Russian President Vladimir Putin said Thursday Moscow didn’t object to Ukraine receiving financial aid from the International Monetary Fund and other big lenders, but stressed they should prevent the money from being used to wage war on civilians in the east.
“Of course, we are all up for supporting Ukraine financially, meaning the people of Ukraine, and not some oligarchs or swindlers,” Putin said during a press conference in Brazil.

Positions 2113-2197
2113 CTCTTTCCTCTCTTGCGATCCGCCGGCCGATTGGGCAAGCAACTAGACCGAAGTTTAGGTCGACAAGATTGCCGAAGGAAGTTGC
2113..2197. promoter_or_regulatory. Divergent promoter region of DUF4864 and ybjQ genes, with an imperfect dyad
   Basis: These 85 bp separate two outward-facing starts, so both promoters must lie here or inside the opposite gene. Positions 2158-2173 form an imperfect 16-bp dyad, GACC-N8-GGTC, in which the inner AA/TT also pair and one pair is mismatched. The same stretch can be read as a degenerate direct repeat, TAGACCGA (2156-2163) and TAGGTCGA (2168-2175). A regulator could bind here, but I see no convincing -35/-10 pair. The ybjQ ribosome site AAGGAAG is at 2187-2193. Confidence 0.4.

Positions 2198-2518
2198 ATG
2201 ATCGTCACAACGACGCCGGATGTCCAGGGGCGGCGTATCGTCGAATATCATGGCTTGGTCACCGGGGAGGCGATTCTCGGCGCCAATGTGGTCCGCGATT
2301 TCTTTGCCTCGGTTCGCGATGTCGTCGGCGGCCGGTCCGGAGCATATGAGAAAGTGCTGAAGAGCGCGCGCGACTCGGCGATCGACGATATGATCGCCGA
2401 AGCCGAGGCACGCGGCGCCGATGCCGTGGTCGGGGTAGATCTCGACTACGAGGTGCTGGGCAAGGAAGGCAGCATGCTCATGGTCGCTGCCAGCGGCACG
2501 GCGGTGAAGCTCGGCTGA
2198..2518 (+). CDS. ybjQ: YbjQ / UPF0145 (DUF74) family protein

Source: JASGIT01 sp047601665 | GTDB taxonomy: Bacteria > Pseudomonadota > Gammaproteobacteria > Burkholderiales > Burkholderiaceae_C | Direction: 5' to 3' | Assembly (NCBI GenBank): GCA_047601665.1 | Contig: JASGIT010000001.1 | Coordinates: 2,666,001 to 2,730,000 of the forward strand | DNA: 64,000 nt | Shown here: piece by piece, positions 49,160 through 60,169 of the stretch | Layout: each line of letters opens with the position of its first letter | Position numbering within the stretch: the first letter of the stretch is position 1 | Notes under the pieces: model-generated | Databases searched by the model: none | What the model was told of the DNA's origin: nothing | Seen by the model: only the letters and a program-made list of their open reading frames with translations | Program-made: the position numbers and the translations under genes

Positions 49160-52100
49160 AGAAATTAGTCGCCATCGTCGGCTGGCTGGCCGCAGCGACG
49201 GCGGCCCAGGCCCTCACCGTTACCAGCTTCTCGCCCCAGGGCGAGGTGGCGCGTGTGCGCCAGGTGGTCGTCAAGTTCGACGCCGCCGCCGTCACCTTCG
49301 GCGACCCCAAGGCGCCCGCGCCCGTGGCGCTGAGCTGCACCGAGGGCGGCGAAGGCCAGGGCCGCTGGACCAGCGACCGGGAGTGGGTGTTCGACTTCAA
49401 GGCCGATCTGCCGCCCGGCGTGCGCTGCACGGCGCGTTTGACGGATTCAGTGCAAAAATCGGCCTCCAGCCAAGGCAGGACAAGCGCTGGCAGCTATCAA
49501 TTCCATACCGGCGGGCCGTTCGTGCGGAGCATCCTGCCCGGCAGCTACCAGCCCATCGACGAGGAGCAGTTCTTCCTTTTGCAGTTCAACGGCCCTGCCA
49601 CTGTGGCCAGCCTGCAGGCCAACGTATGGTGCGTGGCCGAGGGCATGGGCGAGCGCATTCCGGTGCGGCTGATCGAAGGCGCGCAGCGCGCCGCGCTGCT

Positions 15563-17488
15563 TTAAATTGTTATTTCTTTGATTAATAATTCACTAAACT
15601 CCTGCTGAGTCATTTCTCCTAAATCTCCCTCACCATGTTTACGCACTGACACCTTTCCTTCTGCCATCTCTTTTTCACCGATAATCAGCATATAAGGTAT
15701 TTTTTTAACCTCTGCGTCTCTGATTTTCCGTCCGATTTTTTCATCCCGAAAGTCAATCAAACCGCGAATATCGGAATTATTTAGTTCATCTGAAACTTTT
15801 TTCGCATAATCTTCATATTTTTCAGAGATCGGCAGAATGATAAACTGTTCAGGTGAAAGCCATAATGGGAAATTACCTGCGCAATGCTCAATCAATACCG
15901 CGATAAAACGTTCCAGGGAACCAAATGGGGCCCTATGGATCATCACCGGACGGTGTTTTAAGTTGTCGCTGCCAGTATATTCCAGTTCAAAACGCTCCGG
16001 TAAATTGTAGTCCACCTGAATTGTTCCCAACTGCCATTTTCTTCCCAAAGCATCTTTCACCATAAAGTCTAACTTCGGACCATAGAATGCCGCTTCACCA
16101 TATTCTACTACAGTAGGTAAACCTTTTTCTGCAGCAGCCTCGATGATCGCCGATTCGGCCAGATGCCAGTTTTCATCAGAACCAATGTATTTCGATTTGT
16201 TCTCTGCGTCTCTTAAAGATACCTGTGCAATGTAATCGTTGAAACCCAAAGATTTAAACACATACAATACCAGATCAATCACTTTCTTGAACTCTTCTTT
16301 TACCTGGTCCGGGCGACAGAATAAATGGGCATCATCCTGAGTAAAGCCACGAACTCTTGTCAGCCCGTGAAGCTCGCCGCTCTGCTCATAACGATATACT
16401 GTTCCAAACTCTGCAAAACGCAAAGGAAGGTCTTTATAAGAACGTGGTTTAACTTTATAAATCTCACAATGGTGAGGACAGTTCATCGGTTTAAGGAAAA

“The [IMF] fund has traditionally abstained from providing financial assistance to countries at war, and I think it is the right thing to do. I believe this tradition must be upheld in Ukraine’s case. As a rule, a country at war is given money for one goal and it spends the cash on quite another,” Putin noted.
Kiev received the first IMF tranche of $3.16 billion in early May after the fund approved a $17 billion loan to Ukraine in the form of a two-year stabilization program. Ukraine is expected to receive a total of $27 billion from international donors such as the IMF, the World Bank, the US and the EU. From this sum about $14 billion is to come in 2014.